By Hannah Piecuch
Long in flight, wingspan, and love, albatrosses of many species haunt the open water of the Southern Ocean. In a year, one bird might circle Antarctica two or three times, hunting in the stormiest seas on the planet.
Most human encounters with albatrosses take place on ships or fishing boats, as the birds ride the wind nearby foraging for squid. Above the open sea, an albatross can look slight, its lean wings outstretched as it cycles up and then drops to skim the surface of the water. Yet these birds have the widest wingspan on Earth. While size varies by species, wandering albatrosses’ wings stretch to over three meters (more than 11 feet).
When WHOI postdoctoral fellow and seabird scientist Francesco Ventura first saw albatrosses in flight in the Falkland Islands, what they were doing seemed impossible. “They can soar against the wind, faster than the wind, without flapping their wings,” he said.
The albatross uses the energy of the wind for a flight pattern called dynamic soaring. They start by flying into the wind to gain altitude, then they turn and descend downwind, using wind and gravity to gain speed. Then they hover along the surface of the water where there is less wind and less resistance. “There is a gradient, a band of different speed winds, and they gain aerodynamic kinetic energy from the wind by crossing that band,” Ventura said. “They are surfing.”
“Young albatrosses spend six years at sea, rarely touching land.”
When Ventura was working on his doctorate at the University of Lisbon, his advisor attached a global positioning tracker to a grey-headed albatross from South Georgia Island just before it flew into a storm. The bird had a cruising speed of 110 kilometers (about 68 miles) per hour for nine hours. What’s more, it didn’t just soar through the storm, it hunted, found food, and increased its bodyweight.
Even if they travel at great speeds, there is no rushing an albatross. This is a bird that takes its time: to learn flight, find a partner, and raise chicks. Young albatrosses spend six years at sea, rarely touching land. When they come back to the colony, courtship can take several years. Even after choosing a partner, they often don’t have a first chick until they are nearly a decade old. Once paired off, albatrosses are famously monogamous.
“Albatrosses live very individual lives,” said recent MIT-WHOI doctoral graduate Ruijiao Sun, who studied the population dynamics of a wandering albatross colony as a student in WHOI scientist Stephanie Jenouvrier’s Lab. “They only come back to the colony to bond with their partner, breed, and raise a chick. After a chick is raised, they take a sabbatical year and go back to sea.”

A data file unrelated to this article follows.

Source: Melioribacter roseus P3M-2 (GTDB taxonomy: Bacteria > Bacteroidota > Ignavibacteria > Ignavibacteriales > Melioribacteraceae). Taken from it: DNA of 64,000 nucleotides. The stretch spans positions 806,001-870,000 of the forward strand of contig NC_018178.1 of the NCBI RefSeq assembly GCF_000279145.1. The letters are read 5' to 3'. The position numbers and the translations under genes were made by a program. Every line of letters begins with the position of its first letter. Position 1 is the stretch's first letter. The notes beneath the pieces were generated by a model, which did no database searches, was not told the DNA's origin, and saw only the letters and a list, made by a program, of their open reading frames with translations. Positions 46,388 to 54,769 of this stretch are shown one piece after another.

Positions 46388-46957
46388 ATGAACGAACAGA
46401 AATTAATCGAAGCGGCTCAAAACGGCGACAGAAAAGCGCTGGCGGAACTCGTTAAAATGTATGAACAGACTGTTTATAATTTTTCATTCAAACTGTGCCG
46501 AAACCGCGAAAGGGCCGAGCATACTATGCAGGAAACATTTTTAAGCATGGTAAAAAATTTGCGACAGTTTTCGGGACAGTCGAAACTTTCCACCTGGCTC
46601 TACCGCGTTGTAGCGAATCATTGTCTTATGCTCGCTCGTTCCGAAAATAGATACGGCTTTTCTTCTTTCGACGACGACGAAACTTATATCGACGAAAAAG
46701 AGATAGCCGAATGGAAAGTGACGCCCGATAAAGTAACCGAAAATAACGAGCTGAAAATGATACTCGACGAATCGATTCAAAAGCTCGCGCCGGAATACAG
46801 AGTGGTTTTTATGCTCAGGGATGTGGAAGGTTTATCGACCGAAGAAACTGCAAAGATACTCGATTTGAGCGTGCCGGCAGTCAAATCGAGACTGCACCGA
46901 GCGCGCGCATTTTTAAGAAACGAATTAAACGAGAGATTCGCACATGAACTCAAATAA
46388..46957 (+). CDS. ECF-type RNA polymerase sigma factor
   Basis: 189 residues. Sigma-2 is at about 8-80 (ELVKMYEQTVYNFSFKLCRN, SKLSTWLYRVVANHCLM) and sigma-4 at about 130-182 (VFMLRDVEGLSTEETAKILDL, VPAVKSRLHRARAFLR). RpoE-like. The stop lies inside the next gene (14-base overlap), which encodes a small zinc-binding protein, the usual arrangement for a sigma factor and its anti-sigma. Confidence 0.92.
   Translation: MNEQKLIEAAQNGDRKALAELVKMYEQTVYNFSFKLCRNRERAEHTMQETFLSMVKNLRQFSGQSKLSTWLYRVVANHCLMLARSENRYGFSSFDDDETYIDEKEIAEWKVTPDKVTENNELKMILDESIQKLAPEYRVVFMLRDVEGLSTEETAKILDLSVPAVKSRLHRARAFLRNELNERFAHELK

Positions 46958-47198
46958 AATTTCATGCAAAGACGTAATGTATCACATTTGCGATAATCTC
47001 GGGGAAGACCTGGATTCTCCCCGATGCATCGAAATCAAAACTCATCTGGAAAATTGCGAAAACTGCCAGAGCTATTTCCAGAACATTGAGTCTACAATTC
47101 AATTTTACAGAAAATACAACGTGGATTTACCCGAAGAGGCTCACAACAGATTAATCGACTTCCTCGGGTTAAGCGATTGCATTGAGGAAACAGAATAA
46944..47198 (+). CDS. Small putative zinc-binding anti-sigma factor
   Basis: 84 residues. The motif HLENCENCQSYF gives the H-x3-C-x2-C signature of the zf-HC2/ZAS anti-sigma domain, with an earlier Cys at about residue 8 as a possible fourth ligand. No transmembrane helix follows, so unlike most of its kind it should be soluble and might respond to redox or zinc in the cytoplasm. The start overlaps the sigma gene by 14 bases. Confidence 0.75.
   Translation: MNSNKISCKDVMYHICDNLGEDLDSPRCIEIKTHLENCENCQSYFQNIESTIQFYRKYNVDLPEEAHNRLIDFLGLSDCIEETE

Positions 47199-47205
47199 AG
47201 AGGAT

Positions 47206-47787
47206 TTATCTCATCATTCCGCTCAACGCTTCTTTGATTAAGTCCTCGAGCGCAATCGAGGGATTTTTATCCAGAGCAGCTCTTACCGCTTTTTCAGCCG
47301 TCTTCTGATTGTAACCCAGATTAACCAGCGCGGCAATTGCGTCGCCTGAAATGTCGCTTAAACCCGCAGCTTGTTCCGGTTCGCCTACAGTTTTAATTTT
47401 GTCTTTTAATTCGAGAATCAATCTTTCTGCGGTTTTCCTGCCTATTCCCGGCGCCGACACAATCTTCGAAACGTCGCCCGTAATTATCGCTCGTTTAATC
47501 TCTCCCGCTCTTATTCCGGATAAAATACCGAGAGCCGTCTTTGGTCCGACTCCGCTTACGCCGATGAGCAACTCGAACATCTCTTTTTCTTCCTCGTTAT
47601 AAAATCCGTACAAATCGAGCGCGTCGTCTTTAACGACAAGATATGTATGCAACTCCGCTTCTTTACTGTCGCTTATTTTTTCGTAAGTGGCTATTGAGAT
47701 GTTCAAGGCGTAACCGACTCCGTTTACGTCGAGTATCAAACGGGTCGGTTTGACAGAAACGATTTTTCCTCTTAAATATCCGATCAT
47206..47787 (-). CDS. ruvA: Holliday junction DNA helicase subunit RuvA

With such powers of flight and patience, what could possibly stress an albatross? Like many other creatures that live in the Antarctic region, these birds are impacted by human activity and climate change.
Fishing boat bycatch is a frequent cause of mortality. Some colonies are struggling because rats and mice have been introduced into nesting areas by humans and attack the chicks while the parents are out hunting. The rodents also bring new diseases. Both issues can lead to breeding collapse. Climate impacts are more complex to trace. In recent years, wind patterns in the Southern Ocean have concentrated towards the poles and wandering albatrosses have been observed taking faster, more efficient, foraging flights. Their colonies have experienced increased breeding success. At the same time, scientists anticipate that warmer sea temperatures are going to drive Antarctic fisheries into select regions, which could possibly increase the chances of seabirds getting entangled in fishing gear.
Population data is a powerful tool for conservation. These numbers can determine birds’ protections and endangered status. Sun—who entered this field because of her passion for conservation work—has seen this kind of research pay off. The wandering albatross colony she studies on Crozet Island had 500 breeding pairs when scientists first started observing it in the 1960s. By the 1990s, the number plummeted to 100. This was largely due to bycatch fatalities of female birds because they tended to hunt in the same area as tuna fisheries.
With guidance from scientists, the Commission for the Conservation of Antarctic Marine Living Resources and the Indian Ocean Tuna Commission required the fishing industry to change its practices. They now fish at night when albatrosses don’t hunt and have changed the hooks they use to minimize the chance of snaring one. As a result, the colony has begun to rebound, with about 300 breeding pairs annually.
The data that WHOI scientists like Jenouvrier, Sun, and Ventura gather about isolated albatross colonies tell a bigger story than the lives of individual birds. These seabirds travel thousands of kilometers across the open ocean. Observing them shows what is happening in the whole supporting marine ecosystem of the Southern Ocean.